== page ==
Screen Shot 2558-04-07 at 11.36.20“FCTC does not require parties to implement pictorial health warnings.”
Screen Shot 2558-04-07 at 11.37.01The original text in FCTC Article 11 states that Parties “may” use pictorial warnings. However, the Guidelines for Article 11- guidelines that are intended to explain and assist implementation of the Articles – state that “pictures are superior” and that Parties should consider adopting pictures. The revised language in the Guidelines reflect the broader adoption of pictorial warnings around the world as well as the growing evidence base that has clearly demonstrated the superiority of pictorial warnings over text warnings.
Screen Shot 2558-04-07 at 11.36.20“There is no need for mandatory warnings.”
Screen Shot 2558-04-07 at 11.37.01Virtually every jurisdiction in the world has some form of mandatory warning label and Article 11 of the WHO FCTC treaty requires mandatory warnings. Voluntary warnings are typically far weaker than mandatory warnings, and mandatory regulations ensure that all consumers are receiving the same level of health information on packages.
Screen Shot 2558-04-07 at 11.36.20“There is no need to introduce new warnings or pictorial warnings.”
Screen Shot 2558-04-07 at 11.37.01Like any advertising or health communication, health warnings must be regularly updated to maintain their maximum impact over time. Picture warnings appear to sustain their impact longer than text-warnings, but all warnings should be “refreshed” with new messages and pictures every two to four years. When developing new warnings some regulators plan ahead and develop multiple sets of warnings that will be rotated after a set time period.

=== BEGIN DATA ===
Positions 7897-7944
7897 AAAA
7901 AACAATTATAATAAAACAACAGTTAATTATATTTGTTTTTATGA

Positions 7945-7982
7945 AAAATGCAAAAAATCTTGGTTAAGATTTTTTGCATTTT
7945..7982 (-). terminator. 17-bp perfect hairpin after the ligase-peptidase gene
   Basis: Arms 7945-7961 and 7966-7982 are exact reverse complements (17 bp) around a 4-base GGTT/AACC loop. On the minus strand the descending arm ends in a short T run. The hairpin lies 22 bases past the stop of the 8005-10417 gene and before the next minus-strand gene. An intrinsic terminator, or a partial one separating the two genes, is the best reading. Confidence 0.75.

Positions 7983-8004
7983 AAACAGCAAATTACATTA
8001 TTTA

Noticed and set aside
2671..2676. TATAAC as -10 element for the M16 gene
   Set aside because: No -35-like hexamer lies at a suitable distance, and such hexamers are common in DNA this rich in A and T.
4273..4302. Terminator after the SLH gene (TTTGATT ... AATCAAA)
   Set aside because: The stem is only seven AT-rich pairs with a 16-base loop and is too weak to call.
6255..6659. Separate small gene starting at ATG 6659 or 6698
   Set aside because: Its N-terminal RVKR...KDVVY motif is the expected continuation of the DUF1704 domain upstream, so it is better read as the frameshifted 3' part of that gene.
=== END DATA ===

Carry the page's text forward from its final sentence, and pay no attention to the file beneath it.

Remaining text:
Screen Shot 2558-04-07 at 11.36.20“Mandatory health warnings constitute an expropriation of the tobacco industry’s packages and trademarks and are an assault on free enterprise and the national economy.” “The Ministry of Commerce is worried about violation of intellectual property rights.”
Screen Shot 2558-04-07 at 11.37.01Tobacco companies have argued that pictorial warnings represent an unjustified expropriation of the pack and violate intellectual property rights. In jurisdictions such as Canada, the European Union, Brazil, and India the tobacco industry has challenged the government’s right to impose pictorial warnings. In all of these cases, the courts have upheld the government’s right to impose pictorial warnings. Indeed, the tobacco industry has yet to mount a successful legal challenge to prevent pictorial warnings. For example, in response to a legal challenge of the Canadian Tobacco Act, the court found that the tobacco companies’ right to advertise their products could not be given the same legitimacy as the federal government’s duty to protect public health. In short, the courts have ruled that graphic warnings are warranted considering the societal costs of smoking. Manufacturers in the European Union have also argued that the labelling directive infringed on Article 20 of the Agreement on the Trade-related Aspects of Intellectual Property Rights (‘the TRIPs Agreement’) as set out in the WTO Agreement. The European Court of Justice dismissed this argument and upheld the labelling law.